Mission accomplished: our first Critter-Proof builder is now making compost

Dan Egan with the Critter-Proof Composter he built for YMCA Camp Mason in New Jersey

We’ve reached a milestone. The first composter to be built from the instruction manual is done, and it’s looking good.

Dan Egan is the first of our testers to complete a Critter-Proof Composter. Dan is the naturalist at Camp Mason, a YMCA camp in western New Jersey.

When we sent out a call for testers, he responded, writing,

We have school children spend overnight school trips weekly and on weekends on our 600 acres bordering the Delaware Water Gap National Recreation Area. Black bears are the largest problem with compost in NJ. We are trying to establish a composting program to reduce waste and are very interested in testing your manual to build a Critter-Proof Composter.

That was back in late March. A slow, wet spring intervened, along with the programs and other work at the Camp.

Dan sent photos along the way (you can see his rock pile and forms here), caught some inconsistencies in the text, and showed us a few places where the instructions needed more detail.

And now  it’s done. Here’s Dan’s report:

So we are making compost!

On Tuesday we mortared the stone faces, built the aeration screen and attached the doors. Right away we began our compost program of collecting proper food waste from the camp’s guests to put in the composter.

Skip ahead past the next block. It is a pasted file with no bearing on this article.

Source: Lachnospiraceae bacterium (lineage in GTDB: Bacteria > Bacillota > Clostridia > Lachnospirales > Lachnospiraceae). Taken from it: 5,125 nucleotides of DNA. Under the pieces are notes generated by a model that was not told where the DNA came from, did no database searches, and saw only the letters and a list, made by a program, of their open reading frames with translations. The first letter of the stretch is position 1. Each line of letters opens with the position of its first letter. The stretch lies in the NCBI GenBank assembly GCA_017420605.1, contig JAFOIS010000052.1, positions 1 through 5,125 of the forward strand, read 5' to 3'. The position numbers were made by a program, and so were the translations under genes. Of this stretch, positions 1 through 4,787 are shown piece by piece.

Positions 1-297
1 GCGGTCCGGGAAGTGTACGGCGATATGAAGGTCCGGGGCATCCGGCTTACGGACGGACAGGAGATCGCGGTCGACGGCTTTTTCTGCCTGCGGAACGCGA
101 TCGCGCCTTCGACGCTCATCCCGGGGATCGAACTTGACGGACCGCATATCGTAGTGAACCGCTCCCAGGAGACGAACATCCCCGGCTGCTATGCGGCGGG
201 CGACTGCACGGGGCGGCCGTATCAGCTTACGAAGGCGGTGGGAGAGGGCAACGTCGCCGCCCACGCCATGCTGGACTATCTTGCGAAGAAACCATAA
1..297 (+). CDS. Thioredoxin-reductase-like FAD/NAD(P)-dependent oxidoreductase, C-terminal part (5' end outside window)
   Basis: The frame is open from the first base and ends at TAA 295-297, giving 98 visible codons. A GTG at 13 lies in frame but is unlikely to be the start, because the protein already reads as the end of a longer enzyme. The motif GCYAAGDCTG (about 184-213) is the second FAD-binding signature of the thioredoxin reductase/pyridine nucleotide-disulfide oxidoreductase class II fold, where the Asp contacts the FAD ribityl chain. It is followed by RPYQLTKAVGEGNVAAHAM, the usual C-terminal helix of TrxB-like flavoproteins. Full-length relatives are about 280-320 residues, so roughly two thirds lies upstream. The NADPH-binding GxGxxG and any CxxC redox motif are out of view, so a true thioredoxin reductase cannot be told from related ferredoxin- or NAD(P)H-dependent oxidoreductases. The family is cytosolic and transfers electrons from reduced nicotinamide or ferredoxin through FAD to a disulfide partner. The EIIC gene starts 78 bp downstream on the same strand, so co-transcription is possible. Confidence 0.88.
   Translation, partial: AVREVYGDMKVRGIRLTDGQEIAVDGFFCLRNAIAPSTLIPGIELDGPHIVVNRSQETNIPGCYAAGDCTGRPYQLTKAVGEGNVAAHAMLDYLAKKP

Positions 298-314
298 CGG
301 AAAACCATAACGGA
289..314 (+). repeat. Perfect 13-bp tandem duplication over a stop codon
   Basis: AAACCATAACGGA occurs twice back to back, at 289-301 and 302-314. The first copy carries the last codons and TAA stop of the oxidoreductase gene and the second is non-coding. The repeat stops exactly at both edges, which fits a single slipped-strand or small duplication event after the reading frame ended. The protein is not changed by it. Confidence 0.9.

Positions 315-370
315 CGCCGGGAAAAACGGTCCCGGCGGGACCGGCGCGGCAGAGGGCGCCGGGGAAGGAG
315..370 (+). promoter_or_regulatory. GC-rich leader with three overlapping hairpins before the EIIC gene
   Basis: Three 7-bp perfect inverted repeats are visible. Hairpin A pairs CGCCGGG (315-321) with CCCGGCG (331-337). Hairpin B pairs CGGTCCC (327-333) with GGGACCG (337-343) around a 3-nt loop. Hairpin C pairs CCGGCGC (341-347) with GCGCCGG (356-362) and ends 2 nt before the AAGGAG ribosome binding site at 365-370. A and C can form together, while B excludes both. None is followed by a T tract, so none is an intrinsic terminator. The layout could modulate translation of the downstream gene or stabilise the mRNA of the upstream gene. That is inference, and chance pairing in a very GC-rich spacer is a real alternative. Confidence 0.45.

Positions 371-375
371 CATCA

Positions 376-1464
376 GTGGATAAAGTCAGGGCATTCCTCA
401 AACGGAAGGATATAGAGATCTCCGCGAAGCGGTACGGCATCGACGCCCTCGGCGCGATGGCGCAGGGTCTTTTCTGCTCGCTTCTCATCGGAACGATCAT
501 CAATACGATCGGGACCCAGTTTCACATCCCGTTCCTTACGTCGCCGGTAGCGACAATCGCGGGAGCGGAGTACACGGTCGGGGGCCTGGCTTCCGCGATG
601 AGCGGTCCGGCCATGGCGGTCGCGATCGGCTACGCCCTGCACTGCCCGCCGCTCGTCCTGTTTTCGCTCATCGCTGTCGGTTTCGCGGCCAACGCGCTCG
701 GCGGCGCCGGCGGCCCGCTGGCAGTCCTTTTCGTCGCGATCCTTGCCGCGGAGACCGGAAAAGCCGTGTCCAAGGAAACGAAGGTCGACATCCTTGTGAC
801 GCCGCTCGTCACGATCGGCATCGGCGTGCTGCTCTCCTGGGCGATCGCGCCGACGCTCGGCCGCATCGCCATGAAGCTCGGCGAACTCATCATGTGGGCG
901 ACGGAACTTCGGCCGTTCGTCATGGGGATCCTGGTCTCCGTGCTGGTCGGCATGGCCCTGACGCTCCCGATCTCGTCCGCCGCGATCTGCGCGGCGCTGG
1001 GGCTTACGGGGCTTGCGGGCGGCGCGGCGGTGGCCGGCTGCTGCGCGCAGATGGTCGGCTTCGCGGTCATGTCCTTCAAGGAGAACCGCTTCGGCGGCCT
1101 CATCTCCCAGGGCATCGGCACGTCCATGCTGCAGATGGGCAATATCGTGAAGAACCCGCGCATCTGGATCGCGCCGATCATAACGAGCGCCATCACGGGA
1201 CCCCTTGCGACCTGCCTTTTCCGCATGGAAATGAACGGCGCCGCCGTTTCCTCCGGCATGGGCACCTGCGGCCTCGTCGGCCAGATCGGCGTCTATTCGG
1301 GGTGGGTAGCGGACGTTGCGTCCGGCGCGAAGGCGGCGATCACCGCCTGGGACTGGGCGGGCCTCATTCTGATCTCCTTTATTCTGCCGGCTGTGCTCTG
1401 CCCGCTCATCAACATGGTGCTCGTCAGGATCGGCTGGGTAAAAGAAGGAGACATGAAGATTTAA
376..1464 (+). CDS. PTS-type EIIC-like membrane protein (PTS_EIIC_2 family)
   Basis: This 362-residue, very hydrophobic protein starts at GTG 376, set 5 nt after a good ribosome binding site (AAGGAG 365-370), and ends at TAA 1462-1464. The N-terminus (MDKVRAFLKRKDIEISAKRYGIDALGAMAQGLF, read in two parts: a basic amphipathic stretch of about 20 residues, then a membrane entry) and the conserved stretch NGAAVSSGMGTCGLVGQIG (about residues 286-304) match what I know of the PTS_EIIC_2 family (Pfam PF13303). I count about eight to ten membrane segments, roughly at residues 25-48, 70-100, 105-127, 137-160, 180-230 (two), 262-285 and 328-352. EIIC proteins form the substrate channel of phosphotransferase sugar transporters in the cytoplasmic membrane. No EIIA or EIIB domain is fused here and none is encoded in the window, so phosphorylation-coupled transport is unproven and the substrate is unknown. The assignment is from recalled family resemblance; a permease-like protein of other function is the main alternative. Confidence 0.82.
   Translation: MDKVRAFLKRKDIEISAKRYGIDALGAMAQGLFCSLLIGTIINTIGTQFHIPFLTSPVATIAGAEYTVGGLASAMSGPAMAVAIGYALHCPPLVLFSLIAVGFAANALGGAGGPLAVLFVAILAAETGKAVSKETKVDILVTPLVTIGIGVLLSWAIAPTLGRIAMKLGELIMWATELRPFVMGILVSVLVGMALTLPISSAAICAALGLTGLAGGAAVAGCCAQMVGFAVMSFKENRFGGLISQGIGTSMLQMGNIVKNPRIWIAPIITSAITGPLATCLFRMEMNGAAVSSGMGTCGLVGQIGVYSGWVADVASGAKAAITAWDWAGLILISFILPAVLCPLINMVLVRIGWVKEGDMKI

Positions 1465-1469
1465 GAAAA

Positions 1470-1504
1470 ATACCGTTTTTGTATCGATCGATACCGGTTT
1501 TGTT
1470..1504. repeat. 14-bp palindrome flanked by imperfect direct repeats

Thank you for including YMCA Camp Mason in the testing of the Critter Proof Compost. It has been wonderful building something that works with the Earth, looks great and will be around for a long time. I thought the manual was great and you have my feedback from the bits and pieces that were confusing or contradicting to the photo instructions.

Speaking for myself, someone taking on this project with little carpentry OR concrete experience, I had a great time learning more, especially from minor mistakes here and there.

I plan on borrowing the forms we made for the camp composter and building one this summer in the Adirondack mountains of upstate New York on my family’s lake which will be even better.

One thing I noticed when I was building and cutting the doors was that I had bought aluminum too thin (the only sheeting at Home Depot) so sometime next week I will look to buy some new 1/8″ aluminum to replace the doors.

Other than that I think the compost will work great and I’m already looking forward to building a second one better than the first.

We couldn’t ask for a better result.

Dan’s thoughtful suggestions will be incorporated into the last draft of the manual, which we hope to have available by the end of the month, if not sooner.

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Testing Is Underway

the rocks collected for the Critter-Proof Composter at YMCA Camp Mason, New Jersey
The rock pile collected for the Critter-Proof Composter at YMCA Camp Mason, in Hardwick, N.J.

Thank you to everyone who responded to our call for people to test-drive the manual for the Critter-Proof Composter.

We have picked five testers, all wanting to build for different reasons, all in different stages of completion.